Consequently the Complainant claims that Respondent has no rights or legitimate interest in respect of the Domain Name.
The Complainant claims that on October 14, 2010 he sent a cease and desist letter, by e-mail, in which the Respondent were informed that the unauthorized use of the LEGO trademark within the Domain Name violated the Complainant’s rights in said trademark. No reply was received so a reminder was sent on October 26, 2010 also going without response.
The Domain Name is currently connected to a web site displaying sponsored links and links to Amazon.com where LEGO products are being sold (Annex 11). Consequently, the Respondent is using the Domain Name to intentionally attempt to attract, for commercial gain, Internet users to a website, by creating a likelihood of confusion with the Complainant’s mark as to the source, sponsorship, affiliation or endorsement of its website.
The Complainant finally states that LEGO is a famous trademark worldwide. There is no doubt that the
Respondent was aware of the rights the Complainant has in the trademark and the value of said trademark, at the point of the registration. There is no connection between the Respondent and the Complainant. By using the Domain Name the Respondent is not making a legitimate non-commercial or fair use without intent for commercial gain but is misleadingly diverting consumers. Consequently, by referring to the above-mentioned, the Respondent should be considered to have registered and to be using the Domain Name in bad faith.
The Respondent did not reply to the Complainant’s contentions.
6. Discussion and Findings
In accordance with Paragraph 4(a) of the Policy, the Complainant must prove that each of the three elements is present:
(i) the domain name registered by the Respondent is identical or confusingly similar to a trademark or service mark in which the Complainant has rights; and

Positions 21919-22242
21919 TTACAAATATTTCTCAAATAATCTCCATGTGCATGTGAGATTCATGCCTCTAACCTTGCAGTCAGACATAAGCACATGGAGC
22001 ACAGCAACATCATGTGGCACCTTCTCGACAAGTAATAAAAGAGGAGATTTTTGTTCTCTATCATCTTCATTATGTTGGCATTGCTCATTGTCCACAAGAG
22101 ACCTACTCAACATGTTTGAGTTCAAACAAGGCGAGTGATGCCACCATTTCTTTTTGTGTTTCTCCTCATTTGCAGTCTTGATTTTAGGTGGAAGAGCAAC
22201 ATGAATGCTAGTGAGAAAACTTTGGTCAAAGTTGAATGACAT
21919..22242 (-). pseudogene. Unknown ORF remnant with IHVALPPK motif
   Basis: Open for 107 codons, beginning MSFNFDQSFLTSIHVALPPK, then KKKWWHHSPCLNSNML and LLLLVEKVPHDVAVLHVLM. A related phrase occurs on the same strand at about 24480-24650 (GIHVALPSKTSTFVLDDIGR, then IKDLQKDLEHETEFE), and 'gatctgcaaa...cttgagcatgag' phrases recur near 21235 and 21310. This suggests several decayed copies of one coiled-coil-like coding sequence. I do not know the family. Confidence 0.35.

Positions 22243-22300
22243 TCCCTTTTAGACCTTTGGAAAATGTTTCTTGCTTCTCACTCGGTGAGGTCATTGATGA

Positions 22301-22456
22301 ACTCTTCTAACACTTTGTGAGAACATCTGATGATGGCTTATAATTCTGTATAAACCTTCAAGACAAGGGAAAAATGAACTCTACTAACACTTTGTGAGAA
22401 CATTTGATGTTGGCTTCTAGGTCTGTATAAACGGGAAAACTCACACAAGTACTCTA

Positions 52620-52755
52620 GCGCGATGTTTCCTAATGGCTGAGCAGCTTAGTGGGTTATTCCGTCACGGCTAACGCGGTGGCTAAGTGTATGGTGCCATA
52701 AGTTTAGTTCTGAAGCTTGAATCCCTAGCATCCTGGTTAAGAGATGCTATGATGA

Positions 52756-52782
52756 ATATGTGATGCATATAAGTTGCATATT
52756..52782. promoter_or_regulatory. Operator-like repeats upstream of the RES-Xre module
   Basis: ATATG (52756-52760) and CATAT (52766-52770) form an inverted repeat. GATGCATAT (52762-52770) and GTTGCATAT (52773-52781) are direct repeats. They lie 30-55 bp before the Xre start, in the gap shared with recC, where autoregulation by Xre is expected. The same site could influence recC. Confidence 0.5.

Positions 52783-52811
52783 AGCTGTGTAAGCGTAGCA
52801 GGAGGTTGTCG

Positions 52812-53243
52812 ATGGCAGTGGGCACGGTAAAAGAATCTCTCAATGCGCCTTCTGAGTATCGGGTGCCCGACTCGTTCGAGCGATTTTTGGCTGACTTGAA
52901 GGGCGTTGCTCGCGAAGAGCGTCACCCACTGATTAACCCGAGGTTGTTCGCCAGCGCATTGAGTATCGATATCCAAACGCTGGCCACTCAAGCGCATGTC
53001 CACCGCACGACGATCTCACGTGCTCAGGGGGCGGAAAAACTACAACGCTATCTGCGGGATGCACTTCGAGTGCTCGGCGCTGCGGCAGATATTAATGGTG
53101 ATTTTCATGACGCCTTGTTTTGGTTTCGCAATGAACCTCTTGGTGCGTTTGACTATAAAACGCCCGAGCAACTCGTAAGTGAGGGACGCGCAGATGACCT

(ii) the Respondent has no rights or legitimate interests in respect of the domain names in question; and
(iii) the domain name has been registered and is being used in bad faith.
A. Identical or Confusingly Similar
This first element requires that the Complainant demonstrate that (1) it has trademark rights and (2) the disputed domain name is identical or similar to a trademark in which the Complainant has rights.
1. The Panel finds that the Complainant has established that it is the owner of the registered trademark LEGO based on the evidence provided by the Complainant (annex 6).
2. The disputed domain name consists of two different well known trademarks, the first consisting of the trademark SPONGEBOB property of Viacom International Inc. and the second consisting of the Complainants registered trademark LEGO. The Panel considers that even with the incorporation of another famous trademark the addition of such term is not sufficient to avoid confusion.
The Panel is aware that a third company's famous mark, SPONGEBOB, also is contained in the disputed domain name and that Viacom International Inc is not a party to this proceeding. However, the Panel finds the Complainant nonetheless satisfies the requirements of the Policy. In this case, the Panel finds the domain name <spongeboblego.net > is confusingly similar to the Complainant's LEGO mark.
B. Rights or Legitimate Interests
The second element requires the Complainant to prove that Respondent has no rights or legitimate interests in respect of the domain name in question.
By the terms used in paragraph 4(a) of the Policy it is clear that the overall burden of proof is on the Complainant, however the Policy provides the Respondent means to demonstrate its rights to and legitimate interests in the domain name in responding to a Complaint. If the Respondent does not make use of these means and the Complainant has established a prima facie case under sub paragraph 4(a)(ii), the burden is shifted to the Respondent to prove the contrary.
The Complainant has stated that the disputed domain name website features the Complainants trademark,
that the domain name is currently connected to a web site displaying sponsored links and links to <amazon.com> where LEGO products are being sold (Annex 11). The Complainant asserts that the Respondent has never been commonly known by the domain name. The Complainant finally claims that the Respondent has no legitimate interest in the domain name. There is no connection between the Respondent and the Complainant.
Furthermore, the Complainant asserts that no license or authorization of any kind has been given to the Respondent to use the trademark LEGO. The Respondent is not an authorized dealer of Complainant’s products and has never had a business relationship with the Complainant.
The Respondent has not provided a response to the allegations set forth by the Complainant, though given the opportunity.